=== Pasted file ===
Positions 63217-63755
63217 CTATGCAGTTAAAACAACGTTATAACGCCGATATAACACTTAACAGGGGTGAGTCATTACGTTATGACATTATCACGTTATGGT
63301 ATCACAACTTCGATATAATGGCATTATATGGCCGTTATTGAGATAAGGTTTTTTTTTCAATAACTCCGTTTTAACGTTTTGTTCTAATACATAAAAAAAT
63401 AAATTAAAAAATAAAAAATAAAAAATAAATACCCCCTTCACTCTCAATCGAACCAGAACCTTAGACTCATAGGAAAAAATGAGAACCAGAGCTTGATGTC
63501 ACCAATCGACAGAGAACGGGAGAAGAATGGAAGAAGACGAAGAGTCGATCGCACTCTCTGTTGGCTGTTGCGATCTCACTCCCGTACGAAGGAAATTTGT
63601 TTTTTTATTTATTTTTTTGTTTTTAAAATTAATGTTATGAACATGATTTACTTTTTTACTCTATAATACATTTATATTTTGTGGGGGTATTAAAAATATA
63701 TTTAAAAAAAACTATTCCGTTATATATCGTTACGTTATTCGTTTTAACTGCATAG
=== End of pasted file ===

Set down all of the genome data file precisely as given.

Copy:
Positions 63217-63755
63217 CTATGCAGTTAAAACAACGTTATAACGCCGATATAACACTTAACAGGGGTGAGTCATTACGTTATGACATTATCACGTTATGGT
63301 ATCACAACTTCGATATAATGGCATTATATGGCCGTTATTGAGATAAGGTTTTTTTTTCAATAACTCCGTTTTAACGTTTTGTTCTAATACATAAAAAAAT
63401 AAATTAAAAAATAAAAAATAAAAAATAAATACCCCCTTCACTCTCAATCGAACCAGAACCTTAGACTCATAGGAAAAAATGAGAACCAGAGCTTGATGTC
63501 ACCAATCGACAGAGAACGGGAGAAGAATGGAAGAAGACGAAGAGTCGATCGCACTCTCTGTTGGCTGTTGCGATCTCACTCCCGTACGAAGGAAATTTGT
63601 TTTTTTATTTATTTTTTTGTTTTTAAAATTAATGTTATGAACATGATTTACTTTTTTACTCTATAATACATTTATATTTTGTGGGGGTATTAAAAATATA
63701 TTTAAAAAAAACTATTCCGTTATATATCGTTACGTTATTCGTTTTAACTGCATAG